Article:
Drug traffickers running cash west on Interstate 70 have inadvertently made the Putnam County Sheriff's Department one of the best-equipped county police forces in the state.
Money seizures and forfeitures in Putnam County have contributed more than half a million dollars to local law enforcement and public safety in the last year and a half. The seizure earlier in August of $525,000 in alleged drug money by sheriff's deputies ensures that cash will continue to flow into local police and fire departments for at least the next two years.
The vast majority of expenditures from the Prosecutor's Asset Forfeiture Fund have gone to pay for new equipment and training for county police and firefighters, while thousands of dollars have also been spent on bills that have an indirect link to public safety, as an expense list Prosecutor Tim Bookwalter provided to the County Council shows.
Money began to flood sheriff's department coffers after the county council passed an ordinance that created the Prosecutor's Asset Forfeiture Fund in March 2005.
Previously, all cash from traffic stops linked to illegal drug-related activity in Putnam County went to a drug task force in Hendricks County. Since Hendricks County law enforcement officials controlled the board that doled out drug seizure monies, the lion's share of money brought in by Putnam County deputies went to Hendricks County.
Under the local ordinance, the Putnam County prosecutor controls how the money is spent, though it must be used for law enforcement training and equipment, and the county council has final approval. Sorry, no property tax relief allowed
The law specifically lists the Putnam County Sheriff's Department, the Greencastle Police Department and Indiana State Police as suggested recipients of the money.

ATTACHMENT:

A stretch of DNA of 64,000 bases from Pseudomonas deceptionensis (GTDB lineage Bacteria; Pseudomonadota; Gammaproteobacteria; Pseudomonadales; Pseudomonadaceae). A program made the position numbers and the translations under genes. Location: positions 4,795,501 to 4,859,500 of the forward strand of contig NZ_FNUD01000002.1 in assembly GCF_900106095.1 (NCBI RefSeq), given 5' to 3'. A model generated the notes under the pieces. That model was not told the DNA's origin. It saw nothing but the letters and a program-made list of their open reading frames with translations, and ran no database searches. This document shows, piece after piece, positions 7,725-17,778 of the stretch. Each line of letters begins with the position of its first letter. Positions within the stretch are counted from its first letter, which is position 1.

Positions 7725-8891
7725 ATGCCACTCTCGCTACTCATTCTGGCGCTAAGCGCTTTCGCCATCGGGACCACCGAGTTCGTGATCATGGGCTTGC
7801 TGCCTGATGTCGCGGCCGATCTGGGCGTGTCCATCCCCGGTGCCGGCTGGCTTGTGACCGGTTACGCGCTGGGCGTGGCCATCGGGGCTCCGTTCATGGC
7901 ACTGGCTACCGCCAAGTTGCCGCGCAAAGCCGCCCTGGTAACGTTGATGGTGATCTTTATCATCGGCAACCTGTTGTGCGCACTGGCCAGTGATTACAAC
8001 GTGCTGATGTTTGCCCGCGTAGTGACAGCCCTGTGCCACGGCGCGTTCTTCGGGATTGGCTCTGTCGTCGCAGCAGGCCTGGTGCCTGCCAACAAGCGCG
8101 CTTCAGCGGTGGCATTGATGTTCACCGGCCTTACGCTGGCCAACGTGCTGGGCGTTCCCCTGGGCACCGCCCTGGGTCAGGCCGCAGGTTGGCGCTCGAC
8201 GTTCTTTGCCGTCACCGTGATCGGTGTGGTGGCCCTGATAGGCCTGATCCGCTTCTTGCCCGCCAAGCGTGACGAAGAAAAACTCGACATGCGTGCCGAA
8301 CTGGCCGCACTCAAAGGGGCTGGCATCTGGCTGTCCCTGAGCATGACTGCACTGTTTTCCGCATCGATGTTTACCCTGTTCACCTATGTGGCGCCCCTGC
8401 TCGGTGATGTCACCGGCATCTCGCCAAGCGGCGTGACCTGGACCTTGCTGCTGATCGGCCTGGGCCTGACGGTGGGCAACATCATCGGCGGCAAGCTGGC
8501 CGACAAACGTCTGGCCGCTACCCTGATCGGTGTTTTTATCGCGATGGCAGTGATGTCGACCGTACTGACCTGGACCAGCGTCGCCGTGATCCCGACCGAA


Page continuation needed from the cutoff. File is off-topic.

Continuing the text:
And Bookwalter has stuck to that, with nearly 90 percent of the $502,000 in seizures spent on those three agencies. The vast majority -- about $400,000 -- has gone to the Sheriff's Department, since it has brought in all of the forfeited drug funds so far, Bookwalter said.
The Prosecutor also allotted $18,000 to the Floyd Township Fire Department to help pay for its firefighting boat, $13,000 to the Cloverdale Police Department for weapons and other equipment, and more than $23,000 to other public security agencies across the county, a BannerGraphic analysis of the expense listing shows.
Putnam County Sheriff Mark Frisbie said the fund has helped the department "survive" the budget cuts from the last couple of years.
"We've been able to put a camera in every vehicle, which is critical in all kinds of cases," he said. "And we can provide crime scene investigations with the equipment that they need."
Documents show that the Sheriff's Department has paid for everything from veterinary bills for K-9 units to police radios, DNA kits and electronic equipment for patrol vehicles.